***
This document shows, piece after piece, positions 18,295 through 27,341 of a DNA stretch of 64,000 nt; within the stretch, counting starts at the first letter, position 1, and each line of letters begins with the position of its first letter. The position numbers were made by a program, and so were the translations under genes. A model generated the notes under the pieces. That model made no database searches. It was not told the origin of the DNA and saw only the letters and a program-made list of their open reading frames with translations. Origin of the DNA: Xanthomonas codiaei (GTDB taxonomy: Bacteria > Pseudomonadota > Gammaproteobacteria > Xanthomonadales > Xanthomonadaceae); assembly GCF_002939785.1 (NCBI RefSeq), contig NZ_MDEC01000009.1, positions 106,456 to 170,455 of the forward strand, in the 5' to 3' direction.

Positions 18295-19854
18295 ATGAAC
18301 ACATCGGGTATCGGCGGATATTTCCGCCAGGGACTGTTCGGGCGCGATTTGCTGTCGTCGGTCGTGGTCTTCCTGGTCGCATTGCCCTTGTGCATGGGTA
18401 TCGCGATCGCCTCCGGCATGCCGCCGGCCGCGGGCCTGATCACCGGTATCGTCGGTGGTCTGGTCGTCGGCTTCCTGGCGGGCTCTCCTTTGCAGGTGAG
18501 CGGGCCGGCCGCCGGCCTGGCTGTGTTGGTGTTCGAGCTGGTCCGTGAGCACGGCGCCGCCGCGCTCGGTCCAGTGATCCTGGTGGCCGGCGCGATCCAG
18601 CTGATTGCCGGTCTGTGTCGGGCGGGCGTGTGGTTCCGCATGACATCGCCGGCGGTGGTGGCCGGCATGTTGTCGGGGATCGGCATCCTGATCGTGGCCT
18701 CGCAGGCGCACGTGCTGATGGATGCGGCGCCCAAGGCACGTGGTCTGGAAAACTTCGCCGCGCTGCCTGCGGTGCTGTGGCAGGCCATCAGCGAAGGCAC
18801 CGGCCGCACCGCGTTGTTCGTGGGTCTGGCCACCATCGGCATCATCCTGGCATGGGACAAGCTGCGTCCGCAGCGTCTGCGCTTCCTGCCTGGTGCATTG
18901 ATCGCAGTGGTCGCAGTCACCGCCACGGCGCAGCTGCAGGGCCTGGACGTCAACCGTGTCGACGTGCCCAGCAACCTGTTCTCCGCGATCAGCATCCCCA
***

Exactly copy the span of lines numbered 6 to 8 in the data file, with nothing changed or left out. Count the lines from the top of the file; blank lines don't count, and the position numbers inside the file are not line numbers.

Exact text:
18501 CGGGCCGGCCGCCGGCCTGGCTGTGTTGGTGTTCGAGCTGGTCCGTGAGCACGGCGCCGCCGCGCTCGGTCCAGTGATCCTGGTGGCCGGCGCGATCCAG
18601 CTGATTGCCGGTCTGTGTCGGGCGGGCGTGTGGTTCCGCATGACATCGCCGGCGGTGGTGGCCGGCATGTTGTCGGGGATCGGCATCCTGATCGTGGCCT
18701 CGCAGGCGCACGTGCTGATGGATGCGGCGCCCAAGGCACGTGGTCTGGAAAACTTCGCCGCGCTGCCTGCGGTGCTGTGGCAGGCCATCAGCGAAGGCAC